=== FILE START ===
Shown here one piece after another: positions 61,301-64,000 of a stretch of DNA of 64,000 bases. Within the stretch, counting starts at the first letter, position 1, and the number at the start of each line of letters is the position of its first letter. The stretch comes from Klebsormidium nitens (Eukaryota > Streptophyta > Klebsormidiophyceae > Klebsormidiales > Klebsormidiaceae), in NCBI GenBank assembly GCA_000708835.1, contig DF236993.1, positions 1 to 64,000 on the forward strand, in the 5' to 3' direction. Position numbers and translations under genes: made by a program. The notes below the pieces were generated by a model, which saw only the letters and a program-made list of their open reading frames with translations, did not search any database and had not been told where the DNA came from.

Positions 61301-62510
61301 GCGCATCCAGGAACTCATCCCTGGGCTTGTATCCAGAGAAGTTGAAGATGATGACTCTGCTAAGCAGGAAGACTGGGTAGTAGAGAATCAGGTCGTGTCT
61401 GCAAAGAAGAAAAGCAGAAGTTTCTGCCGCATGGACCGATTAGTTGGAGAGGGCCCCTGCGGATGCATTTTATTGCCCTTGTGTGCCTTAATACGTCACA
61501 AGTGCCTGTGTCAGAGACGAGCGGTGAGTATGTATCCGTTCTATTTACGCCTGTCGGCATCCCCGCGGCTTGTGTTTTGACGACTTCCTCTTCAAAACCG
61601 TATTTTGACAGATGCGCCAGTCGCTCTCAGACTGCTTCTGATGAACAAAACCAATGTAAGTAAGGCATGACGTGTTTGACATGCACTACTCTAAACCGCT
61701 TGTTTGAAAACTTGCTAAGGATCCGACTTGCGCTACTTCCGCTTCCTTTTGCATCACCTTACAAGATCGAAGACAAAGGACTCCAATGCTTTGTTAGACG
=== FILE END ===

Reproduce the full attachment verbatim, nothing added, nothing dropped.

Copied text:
Shown here one piece after another: positions 61,301-64,000 of a stretch of DNA of 64,000 bases. Within the stretch, counting starts at the first letter, position 1, and the number at the start of each line of letters is the position of its first letter. The stretch comes from Klebsormidium nitens (Eukaryota > Streptophyta > Klebsormidiophyceae > Klebsormidiales > Klebsormidiaceae), in NCBI GenBank assembly GCA_000708835.1, contig DF236993.1, positions 1 to 64,000 on the forward strand, in the 5' to 3' direction. Position numbers and translations under genes: made by a program. The notes below the pieces were generated by a model, which saw only the letters and a program-made list of their open reading frames with translations, did not search any database and had not been told where the DNA came from.

Positions 61301-62510
61301 GCGCATCCAGGAACTCATCCCTGGGCTTGTATCCAGAGAAGTTGAAGATGATGACTCTGCTAAGCAGGAAGACTGGGTAGTAGAGAATCAGGTCGTGTCT
61401 GCAAAGAAGAAAAGCAGAAGTTTCTGCCGCATGGACCGATTAGTTGGAGAGGGCCCCTGCGGATGCATTTTATTGCCCTTGTGTGCCTTAATACGTCACA
61501 AGTGCCTGTGTCAGAGACGAGCGGTGAGTATGTATCCGTTCTATTTACGCCTGTCGGCATCCCCGCGGCTTGTGTTTTGACGACTTCCTCTTCAAAACCG
61601 TATTTTGACAGATGCGCCAGTCGCTCTCAGACTGCTTCTGATGAACAAAACCAATGTAAGTAAGGCATGACGTGTTTGACATGCACTACTCTAAACCGCT
61701 TGTTTGAAAACTTGCTAAGGATCCGACTTGCGCTACTTCCGCTTCCTTTTGCATCACCTTACAAGATCGAAGACAAAGGACTCCAATGCTTTGTTAGACG